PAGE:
Lately I can’t seem to listen to my streaming music app without hearing Lauren Daigle‘s “You Say” at least half a dozen times a day. What makes this significant (other than the fact that it’s a beautiful song) is that it’s a song by a Christian artist…except I’m not listening to a Christian station.
Living in the Deep South affords me several local options for contemporary Christian music broadcasts, but I didn’t choose any of them, so this song keeps catching me off guard. One minute I’m listening to Ariana Grande and Cardi B and the next I feel like I’ve landed back in church just in time to hear the song that comes right before the preacher gets up to preach.
Like most Christian songs that successfully cross over into the non-religious market, this song hardly mentions anything explicitly Jesus-y at all. Even the word “God” is deleted from one of the lines in the popular radio version, but people like me immediately know the message we are hearing. We’d recognize it anywhere.
I know it’s meant to be an encouraging song, I do. And I’ll get to that part in just a second. But first I feel compelled to express the nagging cognitive dissonance I feel at moments like this. The easiest way I know to do this is to break down a few lines of the song and then look at the Bible to see how the message of her song tracks with what you’ll find there.
Whence Cometh Your Worth?
Let’s start with the first two lines:
I keep fighting voices in my mind that say I’m not enough
Every single lie that tells me I will never measure up
First of all, I know those voices well. I figure just about everyone alive knows this struggle save for a few narcissists who truly believe they have no flaws. Some of these insecurities are just natural to our species—we’re basically apes with anxiety—but some messages in particular throw fuel onto that fire and put this whole condition on steroids. For example, messages like these:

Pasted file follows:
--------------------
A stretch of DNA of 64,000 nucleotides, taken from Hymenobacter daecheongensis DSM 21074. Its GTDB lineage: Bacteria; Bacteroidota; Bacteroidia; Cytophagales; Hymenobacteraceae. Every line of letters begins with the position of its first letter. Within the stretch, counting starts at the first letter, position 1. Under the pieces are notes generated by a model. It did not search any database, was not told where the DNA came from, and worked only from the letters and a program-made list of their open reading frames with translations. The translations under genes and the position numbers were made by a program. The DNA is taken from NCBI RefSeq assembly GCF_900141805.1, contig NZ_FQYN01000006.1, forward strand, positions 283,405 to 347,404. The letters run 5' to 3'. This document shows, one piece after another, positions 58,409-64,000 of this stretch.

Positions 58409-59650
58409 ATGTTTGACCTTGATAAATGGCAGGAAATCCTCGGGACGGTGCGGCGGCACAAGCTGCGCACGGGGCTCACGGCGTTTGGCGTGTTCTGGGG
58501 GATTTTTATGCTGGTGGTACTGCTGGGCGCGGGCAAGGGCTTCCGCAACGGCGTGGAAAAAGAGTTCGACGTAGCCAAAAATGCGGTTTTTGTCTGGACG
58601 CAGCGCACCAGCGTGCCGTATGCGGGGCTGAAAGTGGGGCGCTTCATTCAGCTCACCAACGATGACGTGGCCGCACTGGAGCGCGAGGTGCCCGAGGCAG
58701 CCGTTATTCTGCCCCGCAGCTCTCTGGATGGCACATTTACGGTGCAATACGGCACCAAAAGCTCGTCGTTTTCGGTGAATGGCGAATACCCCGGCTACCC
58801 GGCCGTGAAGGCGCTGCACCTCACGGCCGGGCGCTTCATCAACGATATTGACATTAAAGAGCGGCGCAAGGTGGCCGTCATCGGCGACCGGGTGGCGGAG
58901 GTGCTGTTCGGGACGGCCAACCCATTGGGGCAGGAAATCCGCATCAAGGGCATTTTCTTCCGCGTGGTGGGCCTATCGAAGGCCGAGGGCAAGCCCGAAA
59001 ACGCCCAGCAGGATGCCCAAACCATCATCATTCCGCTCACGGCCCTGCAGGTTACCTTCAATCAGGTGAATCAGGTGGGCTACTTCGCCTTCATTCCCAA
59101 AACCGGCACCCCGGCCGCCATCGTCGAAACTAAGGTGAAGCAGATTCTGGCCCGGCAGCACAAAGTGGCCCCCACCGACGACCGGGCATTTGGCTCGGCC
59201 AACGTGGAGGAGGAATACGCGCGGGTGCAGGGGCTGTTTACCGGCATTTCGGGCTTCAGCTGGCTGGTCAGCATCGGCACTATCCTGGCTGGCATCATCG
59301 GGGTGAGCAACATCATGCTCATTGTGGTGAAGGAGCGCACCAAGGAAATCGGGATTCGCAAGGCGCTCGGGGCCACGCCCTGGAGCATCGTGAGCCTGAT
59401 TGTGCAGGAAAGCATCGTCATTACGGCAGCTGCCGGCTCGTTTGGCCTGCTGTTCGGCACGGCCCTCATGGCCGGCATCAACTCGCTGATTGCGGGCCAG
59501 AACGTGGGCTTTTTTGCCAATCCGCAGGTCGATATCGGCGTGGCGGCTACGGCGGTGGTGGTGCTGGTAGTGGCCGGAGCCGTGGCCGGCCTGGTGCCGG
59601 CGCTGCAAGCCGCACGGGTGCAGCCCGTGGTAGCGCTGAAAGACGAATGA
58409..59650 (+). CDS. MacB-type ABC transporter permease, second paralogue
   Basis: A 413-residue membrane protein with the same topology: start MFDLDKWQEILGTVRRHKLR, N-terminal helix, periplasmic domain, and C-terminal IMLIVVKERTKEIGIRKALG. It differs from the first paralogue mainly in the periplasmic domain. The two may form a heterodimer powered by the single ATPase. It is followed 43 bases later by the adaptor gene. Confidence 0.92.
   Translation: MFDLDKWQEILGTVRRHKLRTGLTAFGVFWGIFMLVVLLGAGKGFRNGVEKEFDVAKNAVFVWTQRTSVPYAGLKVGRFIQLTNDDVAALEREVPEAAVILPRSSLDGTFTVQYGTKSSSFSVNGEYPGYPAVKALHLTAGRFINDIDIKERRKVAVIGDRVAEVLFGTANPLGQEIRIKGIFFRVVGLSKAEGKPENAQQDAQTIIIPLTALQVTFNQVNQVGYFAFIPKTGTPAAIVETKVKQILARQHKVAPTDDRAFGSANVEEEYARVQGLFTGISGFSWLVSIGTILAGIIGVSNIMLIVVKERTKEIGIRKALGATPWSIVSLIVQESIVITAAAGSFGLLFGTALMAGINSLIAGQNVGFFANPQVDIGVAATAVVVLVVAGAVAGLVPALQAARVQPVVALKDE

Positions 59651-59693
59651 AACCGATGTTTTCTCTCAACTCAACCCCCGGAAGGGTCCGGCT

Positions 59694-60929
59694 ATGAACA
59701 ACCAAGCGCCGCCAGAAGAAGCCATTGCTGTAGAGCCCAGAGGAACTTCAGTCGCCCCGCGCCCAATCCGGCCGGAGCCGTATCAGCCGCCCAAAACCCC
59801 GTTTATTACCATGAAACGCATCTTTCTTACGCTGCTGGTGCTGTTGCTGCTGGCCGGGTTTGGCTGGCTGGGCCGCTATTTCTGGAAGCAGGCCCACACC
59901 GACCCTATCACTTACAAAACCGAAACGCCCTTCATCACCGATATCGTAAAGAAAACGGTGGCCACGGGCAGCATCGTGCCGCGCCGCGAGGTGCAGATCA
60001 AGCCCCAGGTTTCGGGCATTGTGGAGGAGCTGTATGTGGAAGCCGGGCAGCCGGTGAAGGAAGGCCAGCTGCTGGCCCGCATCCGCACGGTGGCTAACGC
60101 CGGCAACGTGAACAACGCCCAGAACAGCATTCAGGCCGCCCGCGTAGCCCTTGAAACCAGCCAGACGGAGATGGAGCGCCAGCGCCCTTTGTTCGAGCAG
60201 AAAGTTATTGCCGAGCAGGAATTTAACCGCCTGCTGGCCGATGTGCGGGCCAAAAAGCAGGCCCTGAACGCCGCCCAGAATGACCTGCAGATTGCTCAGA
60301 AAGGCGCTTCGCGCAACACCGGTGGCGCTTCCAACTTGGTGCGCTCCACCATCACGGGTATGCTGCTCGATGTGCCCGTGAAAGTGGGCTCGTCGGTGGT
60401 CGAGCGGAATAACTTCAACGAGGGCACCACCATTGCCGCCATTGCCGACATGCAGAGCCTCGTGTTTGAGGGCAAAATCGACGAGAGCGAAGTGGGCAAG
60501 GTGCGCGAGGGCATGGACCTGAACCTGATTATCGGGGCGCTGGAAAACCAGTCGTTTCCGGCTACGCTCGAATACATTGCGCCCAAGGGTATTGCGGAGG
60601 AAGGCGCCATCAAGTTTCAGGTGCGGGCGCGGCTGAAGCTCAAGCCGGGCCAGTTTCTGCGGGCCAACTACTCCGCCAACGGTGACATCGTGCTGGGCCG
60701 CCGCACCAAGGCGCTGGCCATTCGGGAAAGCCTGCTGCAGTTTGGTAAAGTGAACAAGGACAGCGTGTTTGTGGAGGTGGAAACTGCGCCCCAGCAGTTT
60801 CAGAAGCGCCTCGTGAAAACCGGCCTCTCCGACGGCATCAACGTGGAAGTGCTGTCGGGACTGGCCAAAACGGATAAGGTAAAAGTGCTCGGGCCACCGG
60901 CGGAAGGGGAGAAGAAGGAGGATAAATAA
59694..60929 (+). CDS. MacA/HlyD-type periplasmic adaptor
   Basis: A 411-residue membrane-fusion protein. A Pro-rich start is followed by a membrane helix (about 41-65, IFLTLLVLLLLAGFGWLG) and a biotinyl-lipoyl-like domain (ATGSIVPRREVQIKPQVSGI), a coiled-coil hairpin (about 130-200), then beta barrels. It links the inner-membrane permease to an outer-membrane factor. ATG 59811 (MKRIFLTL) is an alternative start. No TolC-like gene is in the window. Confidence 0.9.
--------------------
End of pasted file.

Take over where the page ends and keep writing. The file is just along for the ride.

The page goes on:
Growing up evangelical, this is the message that Daigle heard about herself. It’s no wonder she struggles with believing she’s not enough: that message comes to her straight out of the Bible. And it’s not a tangential aside, either. Magnifying human inadequacy is key to the Christian message; it’s the “bad news” on which the “good news” of salvation is predicated. She goes on to ask:
Am I more than just the sum of every high and every low?
Remind me once again just who I am, because I need to know
The search for one’s own identity is central to the human experience, and Daigle here turns to God to find out what her identity is. She puts her dependence on him right out there in plain language at the start of the second verse:
The only thing that matters now is everything You think of me
In You I find my worth, in You I find my identity
IMAGINE FOR A MOMENT if your teenage daughter turned to a boy and said, “The only thing that matters is what you think of me…my worth comes entirely from you.” How would that strike you as a parent? Would that sound like a healthy relationship, or would that disclosure set off an alarm somewhere inside of you?
What if the boy to whom she turned for her worth and identity happened to be the same boy who told her that she is incapable of doing anything right without his help? How would you judge that relationship?
My undergraduate work was in Psychology, so this language about self-worth and identity is very familiar to me. I feel fairly safe in saying that any therapist worth his or her salt will tell you that it’s unhealthy for a grown adult to derive his or her worth and identity from someone else. That’s a recipe for abuse.
But what if you ask a Christian therapist? Chances are, you’ll hear something radically different…especially if you happen to be a woman. According to evangelical Christianity, a woman derives her identity from the man to whom she is married. Prior to that, she gets it from her father.
The apostle Paul lifted that ancient understanding of female identity from his surrounding culture and applied it metaphorically to all Christians regardless of sex. He considered all followers of Jesus to collectively make up “the bride of Christ,” and according to him Christ is the ruler of the Church in the same way that a man was the ruler of his wife. In his culture and time, women were still technically counted among a man’s property. That’s why the groom had to pay money to her father to get her. She was a financial asset.
Modern, post-industrial societies see this as barbaric, but the mentality remains alive and well within the confines of the religious world in which Lauren Daigle grew up. In the evangelical world, talk like this is perfectly normal…especially if it’s said or sung to God in prayer.
Good Cop/Bad Cop
The chorus continues pitting the words of God against…the words of God…by making him both the “bad cop” and the “good cop” at the same time.
You say I am loved when I can’t feel a thing
You say I am strong when I think I am weak